Prosecutors in the US Justice Department have charged four members of the Chinese People’s Liberation Army for their role in the Equifax data breach – one of the largest cyber security hacks in US history.
Among those charged with the breaking into Equifax’s IT infrastructure in 2017, are Chinese nationals Wu Zhiyong, Wang Qian, Xu Ke, Liu Lei, the indictment reveals. Each now faces charges of economic espionage, wire fraud and computer fraud.
At a press conference today, deputy director at the FBI, David Bowdich, described the initial crime as “the largest theft of sensitive PII by state-sponsored hackers ever recorded.”
“American business cannot be complacent about protecting their data,” he added.
The Equifax data breach enabled online criminals to get their hands on the private information of nearly 147 million US citizens, with birth dates and social security numbers among the data compromised.
Last month, the credit ratings agency agreed to pay $380.50 million to settle lawsuits following court sessions in Atlanta, Georgia, where a federal judge announced the money would be deposited in to a fund through which members of a class action lawsuit against Equifax can claim up to $20,000 in compensation each.
Bowdich went on to explain how this is the second time the Justice Department has singled out state-sponsored hackers from China. The last time was in 2018, when Chinese individuals were charged with a theft from NASA.
In an official statement preceding the Equifax case, Attorney General William P. Barr said the Chinese hackers were responsible for “a deliberate and sweeping intrusion into the private information of the American people.”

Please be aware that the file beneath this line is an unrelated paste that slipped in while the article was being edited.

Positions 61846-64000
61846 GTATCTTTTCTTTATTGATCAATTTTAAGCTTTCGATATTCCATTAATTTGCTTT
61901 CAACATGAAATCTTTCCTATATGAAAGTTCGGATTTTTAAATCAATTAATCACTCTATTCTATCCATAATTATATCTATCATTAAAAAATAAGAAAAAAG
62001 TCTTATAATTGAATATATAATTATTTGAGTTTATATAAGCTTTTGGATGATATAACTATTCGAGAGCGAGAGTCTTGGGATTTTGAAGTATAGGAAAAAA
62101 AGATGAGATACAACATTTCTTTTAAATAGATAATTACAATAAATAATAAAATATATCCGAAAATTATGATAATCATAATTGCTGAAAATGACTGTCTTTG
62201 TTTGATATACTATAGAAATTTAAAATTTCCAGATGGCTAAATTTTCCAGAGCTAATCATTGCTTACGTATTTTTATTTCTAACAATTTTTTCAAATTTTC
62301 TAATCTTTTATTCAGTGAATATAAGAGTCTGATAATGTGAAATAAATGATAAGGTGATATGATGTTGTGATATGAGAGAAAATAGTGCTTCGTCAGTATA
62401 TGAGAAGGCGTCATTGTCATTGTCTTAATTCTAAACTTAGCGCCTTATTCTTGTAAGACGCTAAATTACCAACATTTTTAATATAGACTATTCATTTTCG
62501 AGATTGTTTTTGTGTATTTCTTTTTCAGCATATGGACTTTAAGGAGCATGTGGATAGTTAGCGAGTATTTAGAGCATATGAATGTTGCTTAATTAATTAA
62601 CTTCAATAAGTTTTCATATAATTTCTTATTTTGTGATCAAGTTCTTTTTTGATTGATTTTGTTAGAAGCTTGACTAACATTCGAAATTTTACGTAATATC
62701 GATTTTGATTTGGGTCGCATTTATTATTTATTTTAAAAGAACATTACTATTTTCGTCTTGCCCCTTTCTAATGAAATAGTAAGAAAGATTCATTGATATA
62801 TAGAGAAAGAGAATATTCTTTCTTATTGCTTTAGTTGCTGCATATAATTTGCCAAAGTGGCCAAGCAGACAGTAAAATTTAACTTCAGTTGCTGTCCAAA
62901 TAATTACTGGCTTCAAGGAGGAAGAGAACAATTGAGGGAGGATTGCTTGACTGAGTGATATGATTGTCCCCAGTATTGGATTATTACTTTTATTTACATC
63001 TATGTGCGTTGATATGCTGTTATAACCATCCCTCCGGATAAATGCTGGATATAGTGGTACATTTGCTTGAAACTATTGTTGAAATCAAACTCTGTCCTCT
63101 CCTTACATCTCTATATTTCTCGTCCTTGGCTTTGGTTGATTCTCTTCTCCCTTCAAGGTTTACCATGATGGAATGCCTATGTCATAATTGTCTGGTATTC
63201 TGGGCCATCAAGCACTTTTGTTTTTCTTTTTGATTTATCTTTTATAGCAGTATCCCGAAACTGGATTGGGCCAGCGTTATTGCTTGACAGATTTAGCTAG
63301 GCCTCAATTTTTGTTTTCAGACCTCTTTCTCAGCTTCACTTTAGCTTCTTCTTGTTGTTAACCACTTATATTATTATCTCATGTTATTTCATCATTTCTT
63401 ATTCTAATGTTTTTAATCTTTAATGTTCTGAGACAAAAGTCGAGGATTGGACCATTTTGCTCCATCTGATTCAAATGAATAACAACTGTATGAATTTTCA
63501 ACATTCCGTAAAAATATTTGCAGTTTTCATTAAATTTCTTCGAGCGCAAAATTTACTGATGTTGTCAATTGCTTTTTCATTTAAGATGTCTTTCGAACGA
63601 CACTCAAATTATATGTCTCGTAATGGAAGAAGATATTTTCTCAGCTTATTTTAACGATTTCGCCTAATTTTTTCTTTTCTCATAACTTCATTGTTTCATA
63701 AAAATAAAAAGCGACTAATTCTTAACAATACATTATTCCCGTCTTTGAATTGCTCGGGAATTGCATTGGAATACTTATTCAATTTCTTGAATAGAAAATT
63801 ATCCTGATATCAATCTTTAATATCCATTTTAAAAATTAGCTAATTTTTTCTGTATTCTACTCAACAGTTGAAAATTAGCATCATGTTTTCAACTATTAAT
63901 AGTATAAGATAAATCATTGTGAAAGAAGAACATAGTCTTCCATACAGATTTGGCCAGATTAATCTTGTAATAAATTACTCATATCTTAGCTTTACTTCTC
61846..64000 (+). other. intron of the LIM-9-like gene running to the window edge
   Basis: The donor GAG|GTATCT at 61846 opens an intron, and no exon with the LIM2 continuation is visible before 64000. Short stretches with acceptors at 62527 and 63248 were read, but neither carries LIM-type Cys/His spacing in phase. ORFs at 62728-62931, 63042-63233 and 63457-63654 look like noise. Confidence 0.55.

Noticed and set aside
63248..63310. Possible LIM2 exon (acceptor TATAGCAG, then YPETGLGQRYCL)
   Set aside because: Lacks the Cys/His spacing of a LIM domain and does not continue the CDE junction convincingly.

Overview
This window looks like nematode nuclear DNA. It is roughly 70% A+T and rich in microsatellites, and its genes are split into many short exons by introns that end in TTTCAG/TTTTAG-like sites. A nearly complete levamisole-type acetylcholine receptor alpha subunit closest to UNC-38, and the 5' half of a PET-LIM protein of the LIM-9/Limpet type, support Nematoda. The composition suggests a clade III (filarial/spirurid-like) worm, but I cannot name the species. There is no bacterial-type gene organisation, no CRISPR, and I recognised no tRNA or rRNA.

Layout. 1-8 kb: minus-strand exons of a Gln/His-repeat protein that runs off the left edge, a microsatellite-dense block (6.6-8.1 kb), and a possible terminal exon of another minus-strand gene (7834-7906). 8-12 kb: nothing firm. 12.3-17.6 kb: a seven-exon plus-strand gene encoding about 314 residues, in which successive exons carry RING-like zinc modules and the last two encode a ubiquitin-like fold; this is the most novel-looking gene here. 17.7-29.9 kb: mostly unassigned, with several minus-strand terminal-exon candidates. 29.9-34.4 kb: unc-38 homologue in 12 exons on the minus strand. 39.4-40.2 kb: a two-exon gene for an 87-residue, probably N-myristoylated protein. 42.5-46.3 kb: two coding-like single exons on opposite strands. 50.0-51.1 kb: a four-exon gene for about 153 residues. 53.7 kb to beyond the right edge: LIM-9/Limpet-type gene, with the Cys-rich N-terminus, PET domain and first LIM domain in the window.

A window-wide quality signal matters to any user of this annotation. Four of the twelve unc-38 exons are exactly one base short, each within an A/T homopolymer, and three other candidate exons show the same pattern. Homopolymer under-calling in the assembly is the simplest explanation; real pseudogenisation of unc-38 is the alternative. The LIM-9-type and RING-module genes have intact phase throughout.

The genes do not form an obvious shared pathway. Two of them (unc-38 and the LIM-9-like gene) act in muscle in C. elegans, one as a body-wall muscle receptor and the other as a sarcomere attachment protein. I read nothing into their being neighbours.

“This data has economic value and these thefts can feed china’s development of artificial intelligence tools as well as the creation of intelligence targeting packages,” Barr said.
When the Equifax data breach was initially discovered, an unpatched server was blamed. The indictment describes how the hackers broke in through the vulnerability to gain access to Equifax servers at the end of July 2017.
Once security had been compromised, the hackers are said to have stolen login details, sensitive data, and trade secrets. The perpetrators allegedly tried to hide their activities by using 34 servers located in 20 other countries. Encrypted communications within Equifax’s IT systems were used to execute commands while hiding within the firm’s standard operations.
None of the hackers is in police hands, The Washington Post reports, and US officials are not optimistic of any of them coming to the States to stand trial. However, it is hoped that the formal prosecution will serve as a warning to cyber-criminals in future.
“We can’t take them into custody, try them in a court of law, and lock them up — not today, anyway. But one day, these criminals will slip up, and when they do, we’ll be there,” Bowdich said.